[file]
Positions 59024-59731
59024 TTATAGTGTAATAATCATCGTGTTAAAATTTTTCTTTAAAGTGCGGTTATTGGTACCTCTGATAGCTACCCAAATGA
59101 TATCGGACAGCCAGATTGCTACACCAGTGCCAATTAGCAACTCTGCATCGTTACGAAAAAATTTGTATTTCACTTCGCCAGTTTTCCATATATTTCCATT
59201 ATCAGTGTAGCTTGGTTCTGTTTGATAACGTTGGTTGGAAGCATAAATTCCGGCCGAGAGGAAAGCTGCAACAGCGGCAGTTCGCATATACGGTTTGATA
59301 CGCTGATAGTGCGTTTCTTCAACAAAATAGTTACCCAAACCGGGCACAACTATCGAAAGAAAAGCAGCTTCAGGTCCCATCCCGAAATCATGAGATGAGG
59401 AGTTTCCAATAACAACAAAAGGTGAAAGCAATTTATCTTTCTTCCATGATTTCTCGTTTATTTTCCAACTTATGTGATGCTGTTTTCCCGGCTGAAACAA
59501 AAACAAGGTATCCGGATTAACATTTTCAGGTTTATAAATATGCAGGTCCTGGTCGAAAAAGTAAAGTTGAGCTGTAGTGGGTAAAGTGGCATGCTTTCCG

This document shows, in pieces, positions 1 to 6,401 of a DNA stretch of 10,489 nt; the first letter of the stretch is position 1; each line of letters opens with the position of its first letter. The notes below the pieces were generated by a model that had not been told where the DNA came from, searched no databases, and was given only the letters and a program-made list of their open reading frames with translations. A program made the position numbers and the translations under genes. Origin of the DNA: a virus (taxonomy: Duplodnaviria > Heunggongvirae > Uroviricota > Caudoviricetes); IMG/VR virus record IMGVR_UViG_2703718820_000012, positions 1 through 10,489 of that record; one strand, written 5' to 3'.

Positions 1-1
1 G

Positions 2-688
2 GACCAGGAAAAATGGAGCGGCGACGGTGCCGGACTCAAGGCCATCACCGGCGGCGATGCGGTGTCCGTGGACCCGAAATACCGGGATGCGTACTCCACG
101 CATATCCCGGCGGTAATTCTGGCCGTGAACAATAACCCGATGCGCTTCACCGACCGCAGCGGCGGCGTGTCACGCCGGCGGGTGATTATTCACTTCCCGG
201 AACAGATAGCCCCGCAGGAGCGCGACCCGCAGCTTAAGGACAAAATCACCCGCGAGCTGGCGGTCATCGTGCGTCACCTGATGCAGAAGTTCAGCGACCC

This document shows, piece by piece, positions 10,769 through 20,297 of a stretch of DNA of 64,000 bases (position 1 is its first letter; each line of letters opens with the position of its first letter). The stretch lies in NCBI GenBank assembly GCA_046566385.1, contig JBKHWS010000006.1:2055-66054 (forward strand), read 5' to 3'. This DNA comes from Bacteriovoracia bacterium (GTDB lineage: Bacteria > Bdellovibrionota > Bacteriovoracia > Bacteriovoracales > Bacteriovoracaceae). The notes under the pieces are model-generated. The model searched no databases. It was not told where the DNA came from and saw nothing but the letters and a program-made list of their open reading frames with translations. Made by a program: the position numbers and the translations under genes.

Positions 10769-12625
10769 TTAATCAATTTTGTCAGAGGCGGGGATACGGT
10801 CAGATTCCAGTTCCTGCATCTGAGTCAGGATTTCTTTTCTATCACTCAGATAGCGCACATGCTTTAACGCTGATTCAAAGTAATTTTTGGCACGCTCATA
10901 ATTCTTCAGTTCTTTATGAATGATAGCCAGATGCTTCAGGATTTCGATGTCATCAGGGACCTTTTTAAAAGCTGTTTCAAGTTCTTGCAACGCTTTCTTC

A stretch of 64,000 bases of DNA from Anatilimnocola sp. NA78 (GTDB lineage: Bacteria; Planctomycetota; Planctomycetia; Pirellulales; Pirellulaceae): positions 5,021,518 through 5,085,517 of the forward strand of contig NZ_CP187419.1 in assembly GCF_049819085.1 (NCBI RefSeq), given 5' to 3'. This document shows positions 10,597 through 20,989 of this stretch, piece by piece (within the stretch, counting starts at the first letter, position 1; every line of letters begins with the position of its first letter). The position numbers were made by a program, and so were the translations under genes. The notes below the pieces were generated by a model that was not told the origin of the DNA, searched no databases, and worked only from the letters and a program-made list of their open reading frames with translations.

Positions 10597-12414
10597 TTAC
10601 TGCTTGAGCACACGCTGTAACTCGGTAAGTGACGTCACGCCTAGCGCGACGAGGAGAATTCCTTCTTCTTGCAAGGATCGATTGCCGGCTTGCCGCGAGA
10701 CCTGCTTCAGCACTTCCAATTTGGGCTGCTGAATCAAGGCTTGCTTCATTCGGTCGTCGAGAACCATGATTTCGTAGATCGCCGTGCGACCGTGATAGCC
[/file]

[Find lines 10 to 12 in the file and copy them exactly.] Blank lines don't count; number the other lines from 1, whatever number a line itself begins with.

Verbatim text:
1 G

Positions 2-688
2 GACCAGGAAAAATGGAGCGGCGACGGTGCCGGACTCAAGGCCATCACCGGCGGCGATGCGGTGTCCGTGGACCCGAAATACCGGGATGCGTACTCCACG